History of Everglow We are then presented with a history of Everglow. The writing is fine, but the real gems in there is in the breakdown of the history. Each era has a number of factions that would allow a GM to create organizations. These are presented in a clean format, with each group having an advantage and a liability. In addition to that, faction traits - much like other Paizo products are present. As usual, the traits have some that are WAY too good and others not so much. These eras include alternative pony traits and rule options. I am almost disappointed that some of these options are not part of the main rules.

Notable NPCs, groups Next is a gazetteer, in a format consistent with classic products. These vary in interest, but the writing is solid. Next we have a section on famous ponies. The art here, like in the deity section is nice. The NPCs are interesting. The element I was greatly pleased with is in the GM notes. After the "public" history, we are given a something for the GM to use them. Giving ideas on how to use the Pony, with his/ her motivations goals and how to integrate that pony in your game. Then we are given three notable groups. After the interesting groups from the eras, these fell flat to me. They just weren't exciting. I guess my main gripe has to do with them not being as good as the previous ones.

Plot Hooks The plot hooks here are simple, but effective. I read them a few times and could see myself expanding most of them into adventures.

Pony ingenuity and Magic This is the section for new goodies. The big flaw equipment is costs and weights are not easy to find, some referring to the CRB for prices and weight. A simple issue, but just a tad nagging. The formatting for the magic items is more problematic, a lot of blank spaces makes the start/ end of items difficult to find. It resembles Pathfinder format, but it isn't. Too bad, because the items are interesting and flavorful. I love the queen's slippers in particular. The spells are fine. I found a few minor editing issues, but they don't feel overpowered and are flavorful. Next come the new traits.

Bestiary The bestiary section has a few creatures that range from CR 1/3 to 12. The creatures are flavorful and I did not find any issue with them. Their potential for reusability is limited but in an Everglow campaign, I would expect to see them rather regularly.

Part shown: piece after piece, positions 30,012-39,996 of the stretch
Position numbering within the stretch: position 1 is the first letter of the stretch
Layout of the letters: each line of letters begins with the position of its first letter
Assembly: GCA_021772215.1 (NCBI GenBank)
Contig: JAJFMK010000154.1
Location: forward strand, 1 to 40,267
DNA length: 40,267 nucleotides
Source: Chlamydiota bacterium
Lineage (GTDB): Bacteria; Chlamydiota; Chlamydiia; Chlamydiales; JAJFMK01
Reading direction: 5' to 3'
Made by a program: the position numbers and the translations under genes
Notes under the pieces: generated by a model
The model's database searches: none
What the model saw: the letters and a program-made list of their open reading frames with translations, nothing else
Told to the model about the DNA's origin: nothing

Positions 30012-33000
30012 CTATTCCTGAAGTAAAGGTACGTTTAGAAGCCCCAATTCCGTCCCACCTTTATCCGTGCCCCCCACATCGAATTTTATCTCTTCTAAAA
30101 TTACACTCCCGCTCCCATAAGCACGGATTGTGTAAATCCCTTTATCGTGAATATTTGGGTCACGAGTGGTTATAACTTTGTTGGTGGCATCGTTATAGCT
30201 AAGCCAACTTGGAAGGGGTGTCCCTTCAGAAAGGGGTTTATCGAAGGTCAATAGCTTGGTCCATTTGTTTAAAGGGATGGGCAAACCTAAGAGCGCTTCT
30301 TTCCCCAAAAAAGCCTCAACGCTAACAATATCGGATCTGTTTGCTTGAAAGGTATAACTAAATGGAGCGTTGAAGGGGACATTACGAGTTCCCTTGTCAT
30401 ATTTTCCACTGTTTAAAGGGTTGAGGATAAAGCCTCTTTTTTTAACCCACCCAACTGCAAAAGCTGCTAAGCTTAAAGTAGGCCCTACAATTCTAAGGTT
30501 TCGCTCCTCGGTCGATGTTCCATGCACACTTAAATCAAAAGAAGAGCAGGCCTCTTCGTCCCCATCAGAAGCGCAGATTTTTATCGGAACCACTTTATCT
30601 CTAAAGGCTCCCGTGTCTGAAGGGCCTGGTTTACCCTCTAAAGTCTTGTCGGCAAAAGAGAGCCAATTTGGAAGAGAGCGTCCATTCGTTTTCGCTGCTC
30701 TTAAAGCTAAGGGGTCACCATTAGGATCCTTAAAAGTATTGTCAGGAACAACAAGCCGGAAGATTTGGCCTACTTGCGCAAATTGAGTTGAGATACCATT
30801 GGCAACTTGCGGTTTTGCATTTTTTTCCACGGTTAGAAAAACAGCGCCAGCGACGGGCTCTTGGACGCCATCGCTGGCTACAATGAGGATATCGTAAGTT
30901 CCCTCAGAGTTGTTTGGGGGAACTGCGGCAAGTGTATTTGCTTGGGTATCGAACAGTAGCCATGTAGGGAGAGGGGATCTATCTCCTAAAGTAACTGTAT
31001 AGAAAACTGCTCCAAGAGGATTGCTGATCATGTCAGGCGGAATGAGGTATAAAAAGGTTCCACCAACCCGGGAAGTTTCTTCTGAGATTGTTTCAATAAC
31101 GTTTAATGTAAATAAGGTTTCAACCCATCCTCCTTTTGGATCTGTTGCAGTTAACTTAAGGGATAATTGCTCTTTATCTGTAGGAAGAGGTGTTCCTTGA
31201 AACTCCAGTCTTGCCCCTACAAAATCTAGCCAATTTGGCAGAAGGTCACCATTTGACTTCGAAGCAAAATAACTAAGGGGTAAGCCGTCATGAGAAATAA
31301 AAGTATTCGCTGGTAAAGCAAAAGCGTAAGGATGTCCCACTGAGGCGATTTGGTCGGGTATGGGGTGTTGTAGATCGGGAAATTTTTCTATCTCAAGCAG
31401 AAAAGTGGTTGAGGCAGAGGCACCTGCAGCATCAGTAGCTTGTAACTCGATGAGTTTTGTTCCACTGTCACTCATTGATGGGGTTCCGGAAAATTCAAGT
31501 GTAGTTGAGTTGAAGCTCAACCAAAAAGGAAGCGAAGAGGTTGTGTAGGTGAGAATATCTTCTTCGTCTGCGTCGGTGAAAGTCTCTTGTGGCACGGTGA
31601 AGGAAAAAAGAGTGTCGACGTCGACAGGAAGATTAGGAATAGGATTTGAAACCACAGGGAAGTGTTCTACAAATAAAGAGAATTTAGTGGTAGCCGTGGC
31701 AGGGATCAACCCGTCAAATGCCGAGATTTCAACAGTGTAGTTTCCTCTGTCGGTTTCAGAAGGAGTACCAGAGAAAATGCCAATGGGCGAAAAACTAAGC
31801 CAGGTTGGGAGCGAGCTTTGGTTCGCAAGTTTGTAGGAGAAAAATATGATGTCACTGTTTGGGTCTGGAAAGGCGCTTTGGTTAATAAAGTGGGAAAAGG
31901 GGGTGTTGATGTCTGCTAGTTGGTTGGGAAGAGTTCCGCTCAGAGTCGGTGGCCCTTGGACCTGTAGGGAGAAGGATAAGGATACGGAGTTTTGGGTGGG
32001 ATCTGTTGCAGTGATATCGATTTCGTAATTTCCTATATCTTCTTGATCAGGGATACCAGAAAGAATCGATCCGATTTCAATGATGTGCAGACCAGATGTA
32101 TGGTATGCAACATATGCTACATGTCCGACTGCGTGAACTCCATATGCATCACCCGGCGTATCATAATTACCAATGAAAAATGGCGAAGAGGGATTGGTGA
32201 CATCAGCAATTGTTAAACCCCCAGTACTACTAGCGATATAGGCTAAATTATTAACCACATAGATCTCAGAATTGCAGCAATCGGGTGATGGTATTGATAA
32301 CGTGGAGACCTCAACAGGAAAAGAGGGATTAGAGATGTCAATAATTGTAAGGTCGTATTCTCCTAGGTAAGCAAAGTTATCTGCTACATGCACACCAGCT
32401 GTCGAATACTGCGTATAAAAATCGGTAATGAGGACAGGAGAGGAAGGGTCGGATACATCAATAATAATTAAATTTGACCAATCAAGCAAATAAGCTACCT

Finally Art The maps is simple, but effective. Its colors fit the overall theme and I did not find any names that made me go "WTF?" The ponies within are well-drawn merging My Little Pony imagery, while outfitting them like regular adventurers. Some parts of the book like the deities and NPCs are particularly nice. Surprisingly, some of the chapter headers aren't as good. It is not bad, but it is not as enjoyable as the rest of the book. I will go for a 4/5 Highlights & Organization Some of the color used for highlight clash with the rest of the document. The Cyan and yellow pastels for the feats and special powers really clash, and not in a way that make me want to read them. The colors are very "poniesque", but they do not draw my eye the way they should and I found myself looking at the text right after them. Interesting since that is where most of the crunch is. When you scroll and reach these pages it breaks the flow of reading. Races then racial bloodlines and feats, then more races with their bloodlines and feats was reminicent of the Advanced Race Guide, an organization I did not like at all. Another thing I found difficult to follow were the headers. More important titles are difficult to find in the text. For example, on page 57, a page dedicated to "Optional Rules". The main header is the same size as the rules themselves.
The setting information is not together and requires a lot of flipping back and forth. For example the campaign traits are all at the end, many of which are era-related. Racial traits similarly appear at the end. I would really have preferred to see everything together, much like the Core Rule Book.
The organization of the book is perhaps its greatest failing. I am a big fan of trying to keep everything together for ease of reference. The magic items formatting was bad. I have to rate this 2/5 Writing Now in spite of the organization, I really found myself reading stuff everywhere in the book. The writing is good. As I stated previously, I came into this expecting to laugh myself silly and throw this out as mental masturbatory fanfic. While the fanfic part is obvious, I became engrossed in the story, the world, pretty much everything. This product is one I actually enjoyed. The rules, for the most part (the only major flaw is the vampiric bloodline), but that can be GM-errata'd fairly easily. The feats have flavor and present a game balance that works. The spells, the traits, the history, the world, all around, I found myself enjoying the read, almost like a guilty pleasure. I would say 4.5/5 which I will round up to 5, because most of the issues won't bother many other people.

Overall My daughters (9 and 7) LOVED the idea of playing ponies and they both loved the art. They have been asking me to play ponies in Pathfinder Society... That would be interesting... I don't seriously expect to run a full-blown campaign of it, but one-shots with the girls are a definite possibility. This is a solid product, with good writing, solid art, and a decent setting. The flaw is its organization, but in spite of that, everything is there. I could see one-shots filling up very quickly at Gencon. Overall, I must say this is a solid 4 out of 5 (a 5/5 for fans of ponies). Reusability of the product, without having ponies is limited. I would like to see an adventure published in Everglow, see how they plan on using everything together. I will look for more from Silver Games in the future.

For full disclosure, I received a free copy in return for providing a fair and honest review.



Rating:
[4 of 5 Stars!]